I’ll never forget the look in my mother’s eyes when she entered principal’s office. They were wide, and tired. And no matter how thick glasses were nor how heavy her makeup had been caked on, neither could hide the truth: she was hurt. She was disappointed and disheartened, and she was afraid.
Of course, as a mother myself, I get it. I completely understand.
When I left her house that morning, things seemed normal. I seemed fine, and everything appeared to be a-freakin-okay. But now? Now she was being told her daughter was sick. She was being told her 15-year-old daughter was (well, may be) suicidal and that news is difficult to process for anyone, but especially for a parent.
It is heartbreaking to hear the words “we think your child may be a danger to herself” when you are a parent. No parent wants to hear those words.
Unfortunately, my mother didn’t just learn about my suicidal thoughts that day. Instead, that was the day she learned I was hurting. That I was cutting, and that I had a mental illness. Depression, to be exact.
It was a lot to learn in one day.
And while I felt a lot of things in that moment — I felt shame and joy, fear and relief — I never stopped to think about what my mother felt. I never asked my mother how she was feeling in that moment. (What can I say: I was young, sick, and struggling and my mind was elsewhere.)
But even though we’ve never had this conversation, I know her heart broke when she learned I was sick, and suffering. When she realized how much I was struggling each day. And her world collapsed when she realized there wasn’t a damn thing she could do to “fix” me.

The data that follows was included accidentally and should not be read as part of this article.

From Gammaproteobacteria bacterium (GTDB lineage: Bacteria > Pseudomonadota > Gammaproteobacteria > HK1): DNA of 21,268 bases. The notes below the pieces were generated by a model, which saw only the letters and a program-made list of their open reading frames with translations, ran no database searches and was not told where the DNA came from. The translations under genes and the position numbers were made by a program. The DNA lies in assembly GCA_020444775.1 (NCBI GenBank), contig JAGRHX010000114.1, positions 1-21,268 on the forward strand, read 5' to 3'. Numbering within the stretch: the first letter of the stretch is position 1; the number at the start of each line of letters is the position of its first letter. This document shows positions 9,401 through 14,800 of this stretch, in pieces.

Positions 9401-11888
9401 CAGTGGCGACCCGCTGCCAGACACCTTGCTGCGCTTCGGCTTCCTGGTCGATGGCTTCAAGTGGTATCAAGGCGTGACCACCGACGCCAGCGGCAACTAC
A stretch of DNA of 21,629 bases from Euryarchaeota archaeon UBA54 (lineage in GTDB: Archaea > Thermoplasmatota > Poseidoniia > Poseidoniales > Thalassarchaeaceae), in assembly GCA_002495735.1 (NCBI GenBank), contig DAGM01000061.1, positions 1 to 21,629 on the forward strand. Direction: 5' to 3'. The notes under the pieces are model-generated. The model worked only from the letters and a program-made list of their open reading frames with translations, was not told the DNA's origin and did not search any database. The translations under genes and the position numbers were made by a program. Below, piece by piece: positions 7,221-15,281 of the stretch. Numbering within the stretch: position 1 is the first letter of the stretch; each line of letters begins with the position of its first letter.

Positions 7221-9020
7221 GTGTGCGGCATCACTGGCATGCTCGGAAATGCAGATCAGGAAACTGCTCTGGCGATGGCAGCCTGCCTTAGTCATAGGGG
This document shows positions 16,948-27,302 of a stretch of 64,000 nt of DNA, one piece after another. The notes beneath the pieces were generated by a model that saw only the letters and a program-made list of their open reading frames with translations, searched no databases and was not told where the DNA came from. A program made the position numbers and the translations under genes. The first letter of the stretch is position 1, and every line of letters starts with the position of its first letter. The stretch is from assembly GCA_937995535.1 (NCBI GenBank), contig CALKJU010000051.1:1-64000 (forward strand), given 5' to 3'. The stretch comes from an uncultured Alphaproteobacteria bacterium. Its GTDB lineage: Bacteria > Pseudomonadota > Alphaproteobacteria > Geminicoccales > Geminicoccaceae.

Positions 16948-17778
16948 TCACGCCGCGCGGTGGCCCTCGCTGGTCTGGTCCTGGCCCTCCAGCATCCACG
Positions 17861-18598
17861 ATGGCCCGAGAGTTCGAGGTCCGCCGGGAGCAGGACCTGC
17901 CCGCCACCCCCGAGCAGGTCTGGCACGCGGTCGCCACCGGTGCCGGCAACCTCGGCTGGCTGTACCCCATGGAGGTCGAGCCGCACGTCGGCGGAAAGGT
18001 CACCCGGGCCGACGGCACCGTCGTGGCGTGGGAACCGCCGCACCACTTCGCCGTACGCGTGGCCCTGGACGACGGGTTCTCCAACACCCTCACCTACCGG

Because, as parents, we naturally want to solve our children’s problems. We want to “fix” their problems, and we do everything we can to help our children, to protect them, and to ensure they are healthy, happy, and safe. But my health, happiness, and safety were waning, and nothing she did or could do would change that.
And that hurt her.
It crushed her — and I know that if your child is sick and struggling you likely feel the same way.
But let me tell you a secret mamas (and dads too): some boo-boos cannot be mended. Some pains cannot be abated and sometimes, despite our best efforts, our children will struggle. They will hurt, and they will cry, and that is true with any illness, specifically with mental illness.
But that doesn’t mean you are bad parent. It doesn’t mean you are a cold, callous, or unloving parent, and your child’s mental illness is not the result of something you did or failed to do. You could not have prevented this.
Because mental illness is physiological. It is biological. It is chemical. Mental illness is just that: an illness — and one which is not your fault.
Let me say that again: your child’s mental illness is NOT your fault.
Make no mistake, I know that doesn’t make things any easier, especially when your child is facing demons which you cannot understand and cannot do a thing to stop. But you know what? They don’t want you to fix them. They don’t expect you to fix them.
They don’t even need you to have all the answers.
What they need is for you to love them and listen to them. What they need is for you to guide them and support them, and be there for them. All day. Everyday. Without shame, stigma, or a single condition.
So please understand that while it is okay to be saddened and worried by their diagnosis, being diagnosed with a mental illness isn’t the end of the world.
It isn’t a death sentence.
It is just a new life. A different (and, yes, sometimes very difficult) life. But it is one which you can get through together.
So let go of the guilt. Let go of the shame, the remorse and responsibility. Because this isn’t a time to place blame or point fingers. It is the time buck up, step up, and listen.
Love them and listen.
Because your kid needs you now more than ever.